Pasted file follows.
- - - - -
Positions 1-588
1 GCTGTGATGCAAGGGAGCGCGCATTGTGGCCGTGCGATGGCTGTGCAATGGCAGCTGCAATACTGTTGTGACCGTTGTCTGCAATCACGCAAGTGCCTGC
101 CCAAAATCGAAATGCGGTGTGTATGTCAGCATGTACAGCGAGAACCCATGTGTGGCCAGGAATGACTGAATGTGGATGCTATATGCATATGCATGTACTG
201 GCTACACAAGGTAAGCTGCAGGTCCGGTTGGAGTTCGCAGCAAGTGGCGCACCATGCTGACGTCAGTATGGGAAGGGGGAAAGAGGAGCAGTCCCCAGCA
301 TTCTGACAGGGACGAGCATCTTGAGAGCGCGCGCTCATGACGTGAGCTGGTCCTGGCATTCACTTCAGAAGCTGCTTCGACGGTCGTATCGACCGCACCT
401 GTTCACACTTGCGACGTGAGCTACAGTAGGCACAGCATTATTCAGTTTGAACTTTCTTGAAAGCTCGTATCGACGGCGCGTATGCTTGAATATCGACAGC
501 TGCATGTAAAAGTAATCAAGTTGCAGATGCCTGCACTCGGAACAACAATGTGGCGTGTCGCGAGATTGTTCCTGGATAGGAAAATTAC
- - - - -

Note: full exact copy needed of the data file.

Positions 1-588
1 GCTGTGATGCAAGGGAGCGCGCATTGTGGCCGTGCGATGGCTGTGCAATGGCAGCTGCAATACTGTTGTGACCGTTGTCTGCAATCACGCAAGTGCCTGC
101 CCAAAATCGAAATGCGGTGTGTATGTCAGCATGTACAGCGAGAACCCATGTGTGGCCAGGAATGACTGAATGTGGATGCTATATGCATATGCATGTACTG
201 GCTACACAAGGTAAGCTGCAGGTCCGGTTGGAGTTCGCAGCAAGTGGCGCACCATGCTGACGTCAGTATGGGAAGGGGGAAAGAGGAGCAGTCCCCAGCA
301 TTCTGACAGGGACGAGCATCTTGAGAGCGCGCGCTCATGACGTGAGCTGGTCCTGGCATTCACTTCAGAAGCTGCTTCGACGGTCGTATCGACCGCACCT
401 GTTCACACTTGCGACGTGAGCTACAGTAGGCACAGCATTATTCAGTTTGAACTTTCTTGAAAGCTCGTATCGACGGCGCGTATGCTTGAATATCGACAGC
501 TGCATGTAAAAGTAATCAAGTTGCAGATGCCTGCACTCGGAACAACAATGTGGCGTGTCGCGAGATTGTTCCTGGATAGGAAAATTAC